A Fair Cut to Social Security

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Most economists agree that an honest, non-ideological strategy for solving the federal government’s debt problem must include a carefully crafted combination of spending cuts and tax increases. And these changes must be substantial enough to make a significant difference in the nation’s budget.

Social Security payments have been the largest single mandatory expenditure in the federal government’s annual budget since 1993, accounting for about 24% of total spending in 2013. The ongoing retirement of the Baby Boomer generation is constantly increasing this amount so some changes should be made to reduce the cost.

On the income side of the solution, I believe the fairest strategy is to increase the available revenue by raising the Social Security wage base. On the payment side, there are proposals to increase the age when people become eligible to begin collecting retirement benefits. I strongly oppose them because they would break a promise made to workers that have paid into the system for years. Furthermore, the mental health of a lot of people is based upon the hope they can retire at 62, the earliest age a person can begin receiving SSA retirement benefits.

But the Social Security Administration (SSA) pays out more than retirement benefits. They also issue disability benefits through the Social Security Disability Insurance (SSDI) and Supplemental Security Income (SSI) programs. In order to receive these payments a person must be unable to work for at least 12 months or have a fatal disease. If they’ve previously worked and contributed to the Social Security system through payroll taxes, then they and their dependents are eligible for SSDI. If they didn’t, they are only eligible for SSI, which is typically a smaller check, and their countable assets cannot exceed $2,000. In other words, SSDI is a disability insurance program and SSI is welfare.

Disability Rules Should be Tightened

According to the SSA, in 2013 the payments to SSDI recipients totaled about $141 billion and SSI recipients received about another $53 billion. This is serious money, so tightening the eligibility requirements could produce significant savings, especially since SSI recipients are also categorically eligible for Medicaid.

Congress tightened the SSA’s disability rules in 1996 when it passed the Contract with America Advancement Act, which terminated benefits for SSDI and SSI recipients whose primary impairment was drug addiction, alcoholism, or both. This law also required the SSA to conduct regular reviews of each recipient’s medical condition, typically every three years, to verify they were still disabled.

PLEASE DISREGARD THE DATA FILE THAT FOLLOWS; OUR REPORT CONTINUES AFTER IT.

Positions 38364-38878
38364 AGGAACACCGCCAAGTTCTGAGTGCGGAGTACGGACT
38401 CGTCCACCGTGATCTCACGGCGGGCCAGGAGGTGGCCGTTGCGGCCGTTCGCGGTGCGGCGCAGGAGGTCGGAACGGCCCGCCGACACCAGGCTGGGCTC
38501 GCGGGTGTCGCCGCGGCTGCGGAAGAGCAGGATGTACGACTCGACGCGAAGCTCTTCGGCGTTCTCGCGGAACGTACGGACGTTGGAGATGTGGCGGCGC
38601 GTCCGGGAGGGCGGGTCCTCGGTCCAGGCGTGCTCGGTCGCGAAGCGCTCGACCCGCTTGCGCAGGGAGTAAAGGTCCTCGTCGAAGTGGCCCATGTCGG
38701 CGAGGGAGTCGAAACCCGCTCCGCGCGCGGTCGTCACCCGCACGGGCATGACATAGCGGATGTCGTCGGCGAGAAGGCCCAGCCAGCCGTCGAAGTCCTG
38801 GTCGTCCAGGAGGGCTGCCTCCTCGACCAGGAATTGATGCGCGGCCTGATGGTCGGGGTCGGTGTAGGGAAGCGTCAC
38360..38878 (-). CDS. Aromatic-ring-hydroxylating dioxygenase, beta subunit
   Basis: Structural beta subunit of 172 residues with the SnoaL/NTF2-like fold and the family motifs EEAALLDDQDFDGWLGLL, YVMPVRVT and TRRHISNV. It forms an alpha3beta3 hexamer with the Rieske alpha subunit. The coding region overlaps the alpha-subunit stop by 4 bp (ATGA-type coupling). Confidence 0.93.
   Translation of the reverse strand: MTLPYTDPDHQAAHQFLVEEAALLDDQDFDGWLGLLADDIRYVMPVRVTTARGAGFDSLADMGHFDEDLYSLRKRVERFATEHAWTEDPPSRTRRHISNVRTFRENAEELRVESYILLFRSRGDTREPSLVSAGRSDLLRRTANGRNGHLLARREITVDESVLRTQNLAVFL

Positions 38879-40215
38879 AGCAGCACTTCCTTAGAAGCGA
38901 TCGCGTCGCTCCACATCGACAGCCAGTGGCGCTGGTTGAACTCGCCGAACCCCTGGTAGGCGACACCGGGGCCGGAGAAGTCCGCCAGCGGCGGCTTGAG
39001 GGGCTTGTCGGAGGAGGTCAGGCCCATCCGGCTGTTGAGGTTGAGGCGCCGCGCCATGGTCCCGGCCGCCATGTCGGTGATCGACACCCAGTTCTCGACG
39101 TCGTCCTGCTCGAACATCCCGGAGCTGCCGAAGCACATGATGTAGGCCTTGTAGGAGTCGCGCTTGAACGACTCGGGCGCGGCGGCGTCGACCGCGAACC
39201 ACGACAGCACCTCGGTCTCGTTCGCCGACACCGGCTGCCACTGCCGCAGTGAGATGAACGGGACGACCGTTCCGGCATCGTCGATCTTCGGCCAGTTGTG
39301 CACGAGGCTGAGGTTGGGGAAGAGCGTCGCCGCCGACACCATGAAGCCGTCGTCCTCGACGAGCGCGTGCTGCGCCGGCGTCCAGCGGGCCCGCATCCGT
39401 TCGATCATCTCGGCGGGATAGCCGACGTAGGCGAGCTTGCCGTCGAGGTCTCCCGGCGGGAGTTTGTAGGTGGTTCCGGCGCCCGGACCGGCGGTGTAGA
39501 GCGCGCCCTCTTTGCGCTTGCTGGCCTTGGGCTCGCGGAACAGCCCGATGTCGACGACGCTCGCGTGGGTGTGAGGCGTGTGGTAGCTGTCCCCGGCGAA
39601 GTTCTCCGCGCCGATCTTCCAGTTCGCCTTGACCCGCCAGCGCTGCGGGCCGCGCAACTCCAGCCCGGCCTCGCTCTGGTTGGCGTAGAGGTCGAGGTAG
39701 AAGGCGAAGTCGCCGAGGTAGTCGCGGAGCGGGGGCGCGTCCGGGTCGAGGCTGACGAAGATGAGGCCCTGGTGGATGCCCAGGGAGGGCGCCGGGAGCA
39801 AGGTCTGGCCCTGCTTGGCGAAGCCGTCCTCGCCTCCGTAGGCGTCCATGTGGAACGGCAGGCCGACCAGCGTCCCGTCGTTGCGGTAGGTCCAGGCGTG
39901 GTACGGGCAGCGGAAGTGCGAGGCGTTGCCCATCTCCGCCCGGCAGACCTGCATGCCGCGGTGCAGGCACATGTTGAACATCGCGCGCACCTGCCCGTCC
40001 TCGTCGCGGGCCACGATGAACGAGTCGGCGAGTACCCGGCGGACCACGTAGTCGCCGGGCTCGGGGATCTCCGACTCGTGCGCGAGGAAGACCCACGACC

But I think there are more self-induced medical conditions that should disqualify applicants for SSDI and SSI disability. For example, why should the taxpayers have to help support somebody whose medical problems are the result of obesity, chewing tobacco, or cigarette smoking?

I’m not suggesting that we should suddenly discontinue benefits for people like this who are already receiving payments without giving them a chance to change their behavior. The SSA already has a program called Ticket to Work that helps people to rejoin the work force, although participation is voluntary. But current recipients with self-induced disabilities which can be overcome should be required to participate in Ticket to Work. If they don’t want to participate, their benefits could be cut incrementally every year until they comply, or their checks could be stopped altogether.

A Fair Tax Increase To Help Reduce the U.S. Budget Deficit

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There are several ways the federal government’s growing debt can be reduced. None of them, however, can make a big enough difference on their own. Economic growth can reduce the relative size of the debt, but not enough to solve the problem soon enough. Cutting government spending can also reduce it, but if the cuts are too severe they will hurt the economy and could cripple essential government services. Likewise, tax increases could hurt the economy if they aren’t done right. This means an honest, non-ideological strategy for solving the debt problem must include a combination of carefully crafted spending cuts and tax increases.

Most of the Republican candidates in this fall’s Congressional elections can be faulted for failing to describe exactly how they’d cut government spending. But on the other side, most of the Democratic candidates are failing to identify sensible tax increases.

Taxes, of course, aren’t usually popular, so any increase has to be perceived as fair. Furthermore, it must generate enough revenue to make a difference without hurting business growth.

Limit Should Be Raised On Social Security Payroll Tax

A change to the limit on the Social Security payroll withholding tax fits this description. The revenue collected from this tax helps to fund the old age, survivors, and disability insurance payments which are administered by the Social Security Administration. Currently, every wage earner has 6.2% of their gross pay deducted from each paycheck for this tax, and their employer pays a matching amount. But the problem is that in 2014 this tax only applies to the first $117,000 of each employee’s earnings. This taxable portion, called the Social Security wage base, is adjusted annually to keep pace with inflation. But an explanation as to why the limit exists in the first place has never been fully explained by Congress.